The Entrepotdoksluis (bridge no. 80) is a bridge in Amsterdam-Centrum that crosses a lock by the same name.
Entrepotdoksluis (May 2017)
|Longest span||13.44 metres (44.1 ft)|
|No. of spans||1|
|Clearance below||3.02 metres (9.9 ft)|
|Architect||Wichert Arend de Graaf|
The bridge is located in the Hoogte Kadijk and spans the north side of the Entrepotdoksluis (a canal lock), which leads from the Entrepotdok to the Nieuwe Vaart. The bridge has been a rijksmonument (national monument) since 2001. The bridge has a passage opening of 13.44 metres (44.1 ft) wide and a passage height of 3.02 metres (9.9 ft) The bridge gave access to the Entrepotdok, an inland port built in 1827 where imported goods were stored until the import duties were paid.
The current Entrepotdoksluis (lock) was opened in 1840. A double wooden drawbridge was then built over it. As shipping was still busy, the bridge could not be replaced by a fixed bridge when it was repaired. In around 1902, the municipality opted for an iron / steel drawbridge. In September 1902 the first tender was made, 16 m³ of granite had to be delivered this bridge. According to the Monuments Register and Frank V. Smit, the bridge was built in 1903.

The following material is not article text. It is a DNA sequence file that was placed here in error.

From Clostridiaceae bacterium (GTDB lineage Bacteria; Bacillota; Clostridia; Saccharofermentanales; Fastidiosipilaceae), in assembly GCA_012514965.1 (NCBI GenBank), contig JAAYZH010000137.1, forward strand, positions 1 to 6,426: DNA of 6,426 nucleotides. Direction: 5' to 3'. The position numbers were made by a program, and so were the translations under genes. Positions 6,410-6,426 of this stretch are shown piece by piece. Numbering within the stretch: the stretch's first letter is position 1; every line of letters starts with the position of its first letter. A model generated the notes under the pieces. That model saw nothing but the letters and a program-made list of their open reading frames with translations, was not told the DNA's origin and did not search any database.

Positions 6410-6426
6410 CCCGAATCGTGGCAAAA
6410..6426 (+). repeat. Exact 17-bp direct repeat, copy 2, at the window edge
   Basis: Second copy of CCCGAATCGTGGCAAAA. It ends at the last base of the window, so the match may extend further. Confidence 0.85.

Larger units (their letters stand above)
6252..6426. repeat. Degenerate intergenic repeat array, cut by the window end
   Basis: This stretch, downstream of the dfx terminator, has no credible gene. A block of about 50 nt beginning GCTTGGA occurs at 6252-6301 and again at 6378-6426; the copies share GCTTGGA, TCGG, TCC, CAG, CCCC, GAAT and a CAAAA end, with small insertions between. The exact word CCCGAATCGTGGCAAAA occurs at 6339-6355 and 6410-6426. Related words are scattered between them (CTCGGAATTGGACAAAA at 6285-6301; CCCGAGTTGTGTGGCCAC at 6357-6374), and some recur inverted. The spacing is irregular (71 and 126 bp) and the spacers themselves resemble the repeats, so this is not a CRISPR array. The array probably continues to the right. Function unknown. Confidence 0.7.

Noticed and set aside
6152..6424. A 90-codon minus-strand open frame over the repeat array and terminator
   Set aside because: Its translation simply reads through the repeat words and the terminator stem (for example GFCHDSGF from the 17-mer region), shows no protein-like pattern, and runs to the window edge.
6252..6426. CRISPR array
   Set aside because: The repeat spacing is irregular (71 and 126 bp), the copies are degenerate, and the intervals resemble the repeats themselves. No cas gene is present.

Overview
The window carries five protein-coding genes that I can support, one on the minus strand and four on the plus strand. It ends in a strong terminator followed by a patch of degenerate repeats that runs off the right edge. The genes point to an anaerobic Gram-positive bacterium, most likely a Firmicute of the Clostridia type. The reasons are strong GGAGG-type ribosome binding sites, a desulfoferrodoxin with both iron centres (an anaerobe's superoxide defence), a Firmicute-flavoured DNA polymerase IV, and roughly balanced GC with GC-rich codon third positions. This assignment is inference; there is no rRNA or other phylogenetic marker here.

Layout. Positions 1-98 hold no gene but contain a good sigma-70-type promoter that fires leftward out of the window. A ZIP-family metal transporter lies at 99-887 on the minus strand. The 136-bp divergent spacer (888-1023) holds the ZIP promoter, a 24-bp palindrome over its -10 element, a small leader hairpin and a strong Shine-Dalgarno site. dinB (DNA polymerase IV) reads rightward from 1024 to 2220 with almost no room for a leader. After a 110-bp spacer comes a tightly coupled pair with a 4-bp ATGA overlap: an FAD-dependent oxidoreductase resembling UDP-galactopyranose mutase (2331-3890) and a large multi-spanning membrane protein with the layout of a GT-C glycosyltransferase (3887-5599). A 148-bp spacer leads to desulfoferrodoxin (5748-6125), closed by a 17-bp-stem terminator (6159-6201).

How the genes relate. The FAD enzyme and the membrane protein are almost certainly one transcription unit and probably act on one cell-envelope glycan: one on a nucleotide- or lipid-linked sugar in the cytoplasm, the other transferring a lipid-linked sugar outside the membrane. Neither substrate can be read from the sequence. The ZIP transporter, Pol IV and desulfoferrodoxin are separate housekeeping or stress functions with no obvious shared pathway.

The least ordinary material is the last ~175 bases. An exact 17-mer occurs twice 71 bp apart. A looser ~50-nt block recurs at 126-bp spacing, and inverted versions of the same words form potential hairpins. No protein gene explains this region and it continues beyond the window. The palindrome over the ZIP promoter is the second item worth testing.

The monuments register described the bridge in August 2017 as follows: a single seesaw or drawbridge with passage, designed by the Public Works Department. It has abutments made of brick and dimension stone, a frame with simple steel girders and a (still) partially wooden bridge deck. The frame and balance are made of riveted steel with half-timbering. The lifting cables are also made of steel. The movement work is performed in a quadrant. In contrast to many steel bridges, the balustrades are made of decorative ironwork.
The bridge was made by Werkspoor op Oostenburg. In 1911 the controls were given electric power with a drive from the NB Haarlemsche Machinefabriek v / h / Gebr. Figee. Some repair work had to be done in 1936, but the bridge actually did its job perfectly since its placement. However, today the bridge is controlled in the same way as the adjacent bridge 327, which resulted in a saving on the lubrication frequency from 10 times a month to once every quarter.
According to Smit van Wichert, the designer was Arend de Graaf and belongs to his first generation of drawbridges. Very few of them are left, because they became outdated, and also looked somewhat crude. In the years following construction of this bridge, De Graaf's drawbridges became somewhat more ornate, so the movement work became open (it is closed at bridge 80). It was not until 1915 that the definitive De Graaf drawbridge took its shape under the influence of structural engineer Adriaan Dwars. The end result of all improvements can be found in bridge 307, the result of a collaboration with Piet Kramer.
- Bruggen van Amsterdam
- Frank V. Smit, Bruggen in Amsterdam, Matrijs 2008
- Monumentenregister, geraadpleegd 12 augustus 2017